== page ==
Jamal Cyrus, Whose Work Explores Black Culture and Justice, Featured in Sister Shows at UH and TSU
A former member of pioneering collective Otabenga Jones & Associates, Cyrus has participated in a number of nationally recognized exhibitions and was the recipient of the 2017 BMW Art Journey Prize and the 2019 David C. Driskell Prize.
Jamal Cyrus (photo from BMW Group Culture on Facebook)
The exhibition at UH, titled The End of My Beginning, opened June 5 and runs through Sept. 19. The first museum survey of works by Cyrus, the exhibition includes 50 artworks — drawings, prints, paintings, works on paper, sculpture, textiles and installations — that span the 15 formative years of Cyrus's practice from 2005-2020.
The sister exhibition at TSU, titled Levels and Layers, opens on June 18 and will feature a selection of historical works from TSU's permanent collection, alongside artwork being made in Houston's historic Third Ward neighborhood.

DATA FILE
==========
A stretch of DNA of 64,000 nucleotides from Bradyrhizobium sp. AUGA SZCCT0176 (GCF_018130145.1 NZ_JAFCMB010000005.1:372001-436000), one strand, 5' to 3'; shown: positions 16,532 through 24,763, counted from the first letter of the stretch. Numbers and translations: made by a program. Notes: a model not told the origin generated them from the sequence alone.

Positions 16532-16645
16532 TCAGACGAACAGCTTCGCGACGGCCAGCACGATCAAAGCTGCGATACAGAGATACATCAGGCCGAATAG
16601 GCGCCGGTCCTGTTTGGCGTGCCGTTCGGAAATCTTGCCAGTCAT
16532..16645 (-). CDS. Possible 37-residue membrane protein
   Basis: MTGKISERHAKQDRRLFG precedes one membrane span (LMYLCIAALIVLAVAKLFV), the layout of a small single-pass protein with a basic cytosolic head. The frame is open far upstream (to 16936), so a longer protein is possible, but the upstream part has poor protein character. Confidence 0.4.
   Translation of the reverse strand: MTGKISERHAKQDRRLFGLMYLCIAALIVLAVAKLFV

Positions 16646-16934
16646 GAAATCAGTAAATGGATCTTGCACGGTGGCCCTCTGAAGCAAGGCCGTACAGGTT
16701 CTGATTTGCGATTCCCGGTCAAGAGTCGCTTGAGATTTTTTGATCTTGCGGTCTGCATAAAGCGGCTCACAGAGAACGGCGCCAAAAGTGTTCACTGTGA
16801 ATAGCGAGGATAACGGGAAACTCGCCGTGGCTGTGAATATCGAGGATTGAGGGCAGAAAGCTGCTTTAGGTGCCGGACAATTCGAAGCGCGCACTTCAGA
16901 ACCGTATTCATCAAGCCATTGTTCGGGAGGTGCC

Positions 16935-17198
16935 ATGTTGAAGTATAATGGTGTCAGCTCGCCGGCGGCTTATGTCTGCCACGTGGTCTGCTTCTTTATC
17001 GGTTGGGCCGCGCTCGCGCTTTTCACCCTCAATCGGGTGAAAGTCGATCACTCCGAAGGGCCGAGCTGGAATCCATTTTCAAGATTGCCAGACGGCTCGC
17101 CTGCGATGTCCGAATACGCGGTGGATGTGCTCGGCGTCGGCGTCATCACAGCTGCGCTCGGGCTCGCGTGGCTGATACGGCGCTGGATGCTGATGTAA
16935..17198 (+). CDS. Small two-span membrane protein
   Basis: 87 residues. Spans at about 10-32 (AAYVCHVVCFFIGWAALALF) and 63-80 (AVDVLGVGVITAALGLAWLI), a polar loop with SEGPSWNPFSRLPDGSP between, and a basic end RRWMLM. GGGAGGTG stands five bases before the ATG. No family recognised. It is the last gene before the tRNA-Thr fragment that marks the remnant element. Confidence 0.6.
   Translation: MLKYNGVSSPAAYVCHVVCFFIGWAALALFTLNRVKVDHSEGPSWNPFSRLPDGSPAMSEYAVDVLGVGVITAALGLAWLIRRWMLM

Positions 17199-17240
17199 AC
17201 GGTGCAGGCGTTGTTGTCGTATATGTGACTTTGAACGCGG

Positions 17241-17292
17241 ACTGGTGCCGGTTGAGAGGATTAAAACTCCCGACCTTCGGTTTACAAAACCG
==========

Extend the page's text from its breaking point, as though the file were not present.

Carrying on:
The precedent-setting project, which is co-organized by The Blaffer Museum's director and chief curator Steven Matijcio and Alvia Wardlaw, the director and curator of TSU's University Museum and one of the country's leading experts on African American art, will also include a series of performances and community-driven events connecting together both campuses.
After the completion of the Houston presentation of The End of My Beginning, the exhibition will travel to the Institute of Contemporary Art in Los Angeles.